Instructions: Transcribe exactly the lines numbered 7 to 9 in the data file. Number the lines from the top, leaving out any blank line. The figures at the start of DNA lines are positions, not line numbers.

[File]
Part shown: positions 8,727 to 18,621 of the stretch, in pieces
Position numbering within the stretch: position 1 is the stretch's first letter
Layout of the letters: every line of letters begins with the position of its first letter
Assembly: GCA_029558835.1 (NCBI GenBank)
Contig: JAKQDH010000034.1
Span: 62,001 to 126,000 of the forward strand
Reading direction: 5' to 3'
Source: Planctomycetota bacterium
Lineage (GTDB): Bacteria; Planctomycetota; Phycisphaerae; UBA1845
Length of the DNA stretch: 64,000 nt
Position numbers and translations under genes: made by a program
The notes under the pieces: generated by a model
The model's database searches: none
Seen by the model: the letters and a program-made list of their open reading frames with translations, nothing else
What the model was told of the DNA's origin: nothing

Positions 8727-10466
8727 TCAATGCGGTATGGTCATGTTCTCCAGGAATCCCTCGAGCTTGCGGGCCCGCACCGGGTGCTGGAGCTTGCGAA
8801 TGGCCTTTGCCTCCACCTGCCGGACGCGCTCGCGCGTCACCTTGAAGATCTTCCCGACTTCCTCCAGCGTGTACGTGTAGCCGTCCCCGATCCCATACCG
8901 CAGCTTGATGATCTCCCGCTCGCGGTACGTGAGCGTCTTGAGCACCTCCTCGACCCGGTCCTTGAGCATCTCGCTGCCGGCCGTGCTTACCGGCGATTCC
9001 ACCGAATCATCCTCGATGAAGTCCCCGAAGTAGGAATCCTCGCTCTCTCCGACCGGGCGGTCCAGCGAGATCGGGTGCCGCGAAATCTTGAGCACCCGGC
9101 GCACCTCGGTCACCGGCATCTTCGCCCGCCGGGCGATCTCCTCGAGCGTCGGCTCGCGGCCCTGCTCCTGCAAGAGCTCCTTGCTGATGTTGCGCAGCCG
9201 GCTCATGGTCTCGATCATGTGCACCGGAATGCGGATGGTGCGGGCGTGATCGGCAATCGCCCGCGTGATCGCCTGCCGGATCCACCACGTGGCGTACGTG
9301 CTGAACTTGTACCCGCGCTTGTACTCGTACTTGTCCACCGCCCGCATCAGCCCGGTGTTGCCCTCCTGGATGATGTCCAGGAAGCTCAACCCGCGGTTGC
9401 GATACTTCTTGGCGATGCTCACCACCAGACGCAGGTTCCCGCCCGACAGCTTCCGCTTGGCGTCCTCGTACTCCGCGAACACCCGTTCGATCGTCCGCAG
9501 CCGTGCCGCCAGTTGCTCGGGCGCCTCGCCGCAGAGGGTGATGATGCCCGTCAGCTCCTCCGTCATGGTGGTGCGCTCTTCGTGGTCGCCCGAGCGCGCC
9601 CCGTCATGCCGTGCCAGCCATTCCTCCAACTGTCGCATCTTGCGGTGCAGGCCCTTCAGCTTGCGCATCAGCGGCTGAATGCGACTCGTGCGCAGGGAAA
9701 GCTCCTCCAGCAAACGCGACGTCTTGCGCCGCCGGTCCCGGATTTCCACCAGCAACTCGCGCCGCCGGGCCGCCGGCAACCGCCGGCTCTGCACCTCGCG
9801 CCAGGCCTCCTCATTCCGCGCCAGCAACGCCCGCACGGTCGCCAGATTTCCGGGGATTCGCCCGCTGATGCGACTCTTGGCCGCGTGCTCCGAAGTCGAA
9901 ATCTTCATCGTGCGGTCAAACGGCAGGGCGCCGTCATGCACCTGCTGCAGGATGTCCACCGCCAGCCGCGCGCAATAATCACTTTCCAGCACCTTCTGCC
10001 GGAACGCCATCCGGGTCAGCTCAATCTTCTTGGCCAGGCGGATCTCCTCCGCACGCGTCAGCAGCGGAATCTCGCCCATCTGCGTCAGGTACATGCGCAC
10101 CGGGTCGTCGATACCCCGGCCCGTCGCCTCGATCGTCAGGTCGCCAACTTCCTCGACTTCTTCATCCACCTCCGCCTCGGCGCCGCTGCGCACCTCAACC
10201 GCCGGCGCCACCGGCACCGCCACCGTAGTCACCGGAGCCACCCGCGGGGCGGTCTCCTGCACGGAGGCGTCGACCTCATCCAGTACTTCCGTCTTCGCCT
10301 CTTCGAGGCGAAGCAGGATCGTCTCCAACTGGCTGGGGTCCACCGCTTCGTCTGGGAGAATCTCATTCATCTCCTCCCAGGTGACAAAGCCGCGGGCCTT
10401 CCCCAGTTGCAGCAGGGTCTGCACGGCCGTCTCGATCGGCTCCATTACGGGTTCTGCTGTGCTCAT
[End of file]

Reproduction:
Reading direction: 5' to 3'
Source: Planctomycetota bacterium
Lineage (GTDB): Bacteria; Planctomycetota; Phycisphaerae; UBA1845